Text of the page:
Just Like MeThe band appeared regularly on national television, most notably on Dick Clark’s Where the Action Is, Happening ’68, and It’s Happening, the latter two of which were co-hosted by Revere and Lindsay. Here they were presented as an American response to the British Invasion. Playing on Revere’s name, the group wore American Revolutionary War soldier uniforms, and performed slapstick comedy and synchronized dance steps while the ponytailed Lindsay lip synched to their music. This farcical, cartoonish image obscured the proto-hard rock sound that their music often took. The Raiders were endorsed by the Vox Amplifier Company (Revere used their Vox Continental combo organ, while Volk was seen on television playing their Phantom IV bass (nicknamed “the coffin bass” due to the shape of its body) —with “FANG” in masking tape letters on the backside—and everyone played through Vox Super Beatle amplifiers). Levin left the group in 1966 to join the National Guard, and was replaced by Jim Valley, another Northwest musician the Raiders had met and come to admire during their days playing the Portland and Seattle circuit. Valley was dubbed “Harpo” by the other Raiders due to a vague resemblance to the famous Marx brother (his trademark shtick on Where The Action Is was his horn, which would either bring good luck or bad luck). Their hits from the mid-60s included “Kicks” (Billboard Pop Chart No. 4), “Hungry” (No. 6), “The Great Airplane Strike” (No. 20), “Good Thing” (No. 4), and “Him or Me – What’s It Gonna Be?” (No. 5). Of these, “Kicks” became their best-known song, an anti-drug message written by Barry Mann and Cynthia Weil that was originally earmarked for The Animals. (Mann later revealed in interviews that the song was written about their friend, fellow 1960s songwriter Gerry Goffin, whose on-going drug problems were interfering with his career with then-wife Carole King.)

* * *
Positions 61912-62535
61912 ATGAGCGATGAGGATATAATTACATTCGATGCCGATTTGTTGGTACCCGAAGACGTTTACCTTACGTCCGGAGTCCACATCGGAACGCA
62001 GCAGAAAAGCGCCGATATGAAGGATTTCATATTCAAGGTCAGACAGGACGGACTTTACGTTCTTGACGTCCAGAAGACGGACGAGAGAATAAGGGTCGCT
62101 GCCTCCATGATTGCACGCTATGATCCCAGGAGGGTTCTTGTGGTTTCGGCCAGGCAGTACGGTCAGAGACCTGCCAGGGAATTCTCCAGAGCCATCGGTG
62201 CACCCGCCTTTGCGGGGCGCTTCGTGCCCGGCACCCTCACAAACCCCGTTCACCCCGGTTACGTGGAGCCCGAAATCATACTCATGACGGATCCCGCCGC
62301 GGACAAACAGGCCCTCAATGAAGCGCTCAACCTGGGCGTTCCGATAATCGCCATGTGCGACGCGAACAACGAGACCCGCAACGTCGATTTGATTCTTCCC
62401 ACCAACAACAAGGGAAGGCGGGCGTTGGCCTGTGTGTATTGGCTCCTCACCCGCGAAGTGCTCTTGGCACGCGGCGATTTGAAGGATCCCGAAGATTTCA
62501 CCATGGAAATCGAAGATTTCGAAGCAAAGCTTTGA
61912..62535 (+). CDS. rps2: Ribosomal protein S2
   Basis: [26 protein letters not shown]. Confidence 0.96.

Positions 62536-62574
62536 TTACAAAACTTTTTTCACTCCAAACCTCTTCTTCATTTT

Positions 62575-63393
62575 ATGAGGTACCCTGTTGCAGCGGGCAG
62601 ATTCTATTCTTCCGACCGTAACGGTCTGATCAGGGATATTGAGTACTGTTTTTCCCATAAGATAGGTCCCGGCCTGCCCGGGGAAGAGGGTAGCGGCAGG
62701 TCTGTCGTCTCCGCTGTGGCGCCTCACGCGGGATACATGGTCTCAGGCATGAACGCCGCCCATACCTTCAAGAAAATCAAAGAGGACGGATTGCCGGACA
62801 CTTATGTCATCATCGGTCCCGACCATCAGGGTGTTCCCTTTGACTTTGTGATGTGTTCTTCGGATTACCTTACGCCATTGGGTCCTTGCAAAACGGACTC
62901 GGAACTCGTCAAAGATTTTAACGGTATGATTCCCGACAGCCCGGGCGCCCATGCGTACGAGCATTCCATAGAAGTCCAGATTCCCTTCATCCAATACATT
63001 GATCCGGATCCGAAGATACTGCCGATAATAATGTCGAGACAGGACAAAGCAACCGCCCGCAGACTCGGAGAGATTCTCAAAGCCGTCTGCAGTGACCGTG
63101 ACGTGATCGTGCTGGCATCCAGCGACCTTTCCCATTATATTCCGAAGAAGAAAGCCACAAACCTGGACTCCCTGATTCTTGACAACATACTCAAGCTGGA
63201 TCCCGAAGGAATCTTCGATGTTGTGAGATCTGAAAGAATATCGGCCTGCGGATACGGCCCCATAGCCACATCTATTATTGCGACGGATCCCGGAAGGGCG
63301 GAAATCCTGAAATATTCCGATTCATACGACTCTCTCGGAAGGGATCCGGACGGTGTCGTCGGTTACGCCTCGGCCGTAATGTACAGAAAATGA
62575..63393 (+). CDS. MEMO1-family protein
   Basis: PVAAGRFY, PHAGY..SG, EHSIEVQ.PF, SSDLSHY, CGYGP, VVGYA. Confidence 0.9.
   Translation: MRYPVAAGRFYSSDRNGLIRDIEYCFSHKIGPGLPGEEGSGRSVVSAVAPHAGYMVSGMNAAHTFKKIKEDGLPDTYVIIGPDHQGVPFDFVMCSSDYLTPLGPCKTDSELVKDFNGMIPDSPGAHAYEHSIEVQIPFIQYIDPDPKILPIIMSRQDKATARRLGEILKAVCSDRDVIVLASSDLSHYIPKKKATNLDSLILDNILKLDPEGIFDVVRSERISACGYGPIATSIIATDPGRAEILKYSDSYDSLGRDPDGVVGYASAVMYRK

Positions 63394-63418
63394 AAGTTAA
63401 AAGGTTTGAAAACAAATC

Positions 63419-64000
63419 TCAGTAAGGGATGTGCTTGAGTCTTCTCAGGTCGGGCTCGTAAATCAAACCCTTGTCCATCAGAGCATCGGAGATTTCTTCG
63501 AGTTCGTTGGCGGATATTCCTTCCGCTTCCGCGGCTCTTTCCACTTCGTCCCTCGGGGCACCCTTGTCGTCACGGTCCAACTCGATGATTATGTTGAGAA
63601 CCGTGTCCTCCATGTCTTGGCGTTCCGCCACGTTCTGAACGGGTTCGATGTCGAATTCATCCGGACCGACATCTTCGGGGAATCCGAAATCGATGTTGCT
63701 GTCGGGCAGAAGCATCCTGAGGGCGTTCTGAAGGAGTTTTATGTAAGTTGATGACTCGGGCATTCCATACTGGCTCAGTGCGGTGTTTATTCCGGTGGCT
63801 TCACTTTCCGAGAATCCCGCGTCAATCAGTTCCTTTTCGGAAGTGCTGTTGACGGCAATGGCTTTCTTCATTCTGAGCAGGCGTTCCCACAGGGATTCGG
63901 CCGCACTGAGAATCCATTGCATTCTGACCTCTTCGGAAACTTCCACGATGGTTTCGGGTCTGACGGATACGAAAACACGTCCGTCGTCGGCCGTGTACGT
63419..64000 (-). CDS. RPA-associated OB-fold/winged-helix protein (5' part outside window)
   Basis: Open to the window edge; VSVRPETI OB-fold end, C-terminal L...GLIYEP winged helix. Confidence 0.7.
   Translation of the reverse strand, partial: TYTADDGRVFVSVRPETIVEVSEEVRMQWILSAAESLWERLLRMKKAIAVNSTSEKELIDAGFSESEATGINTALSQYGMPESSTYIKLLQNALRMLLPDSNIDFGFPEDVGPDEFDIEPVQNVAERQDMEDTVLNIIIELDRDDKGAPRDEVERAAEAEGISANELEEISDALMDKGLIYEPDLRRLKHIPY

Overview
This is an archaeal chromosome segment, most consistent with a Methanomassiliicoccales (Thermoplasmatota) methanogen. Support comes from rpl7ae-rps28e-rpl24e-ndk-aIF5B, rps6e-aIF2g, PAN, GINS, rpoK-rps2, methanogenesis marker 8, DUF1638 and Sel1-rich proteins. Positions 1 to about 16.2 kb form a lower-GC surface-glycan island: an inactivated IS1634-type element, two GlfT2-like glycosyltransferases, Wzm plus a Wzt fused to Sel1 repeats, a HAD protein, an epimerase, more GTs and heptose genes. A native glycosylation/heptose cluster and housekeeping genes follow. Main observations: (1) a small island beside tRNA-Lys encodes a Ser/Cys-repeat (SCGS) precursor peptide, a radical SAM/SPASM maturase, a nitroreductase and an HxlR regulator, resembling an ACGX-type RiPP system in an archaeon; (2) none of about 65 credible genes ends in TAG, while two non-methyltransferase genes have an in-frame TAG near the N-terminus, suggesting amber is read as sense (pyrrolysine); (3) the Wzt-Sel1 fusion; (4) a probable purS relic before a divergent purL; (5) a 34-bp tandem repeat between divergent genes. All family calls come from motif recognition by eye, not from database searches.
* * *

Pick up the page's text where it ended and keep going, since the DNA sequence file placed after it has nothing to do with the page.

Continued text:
In mid-1967, with three gold albums to their credit, The Raiders were Columbia’s top-selling rock group; their Greatest Hits was one of two releases selected by Clive Davis to test a higher list price for albums expected to be particularly popular, along with Bob Dylan’s Greatest Hits.

Major lineup change

At the height of the band’s popularity, the trio of Valley, Volk and Smith left, disenchanted that the group was prevented from evolving into a more egalitarian creative team, miffed at being replaced by studio musicians on recordings, and unhappy with a continued teen-oriented direction while a more serious rock ‘n’ roll style was emerging. The first to leave was Valley, who embarked on a solo career. Drake Levin rejoined the band on guitar to finish the spring 1967 tour. Levin, Volk, and Smith flew to New York together and the Raiders were set to perform on “The Ed Sullivan Show”. However, Revere was upset about the trio leaving the group and blamed Levin for influencing Volk and Smith’s pending departure. Levin showed up at the Ed Sullivan Theatre to perform with Volk and Smith for the very last time, but Revere refused to allow Levin to play. Unbeknownst to the group, Revere had hired a new guitar player, Freddy Weller, to perform that night. Levin graciously stepped aside and even showed Weller the chords to the songs. Levin was forced to watch the performance from the wings as the Raiders made their one and only appearance on Sullivan’s show, on April 30, 1967. It was the only time that the lineup of Revere, Lindsay, Smith, Volk and Weller performed together. The following month, Volk and Smith left, subsequently rejoining Levin to form a band called Brotherhood. Charlie Coe, who had played guitar for The Raiders in 1963, rejoined the group on bass and Joe Correro, Jr. became the new drummer.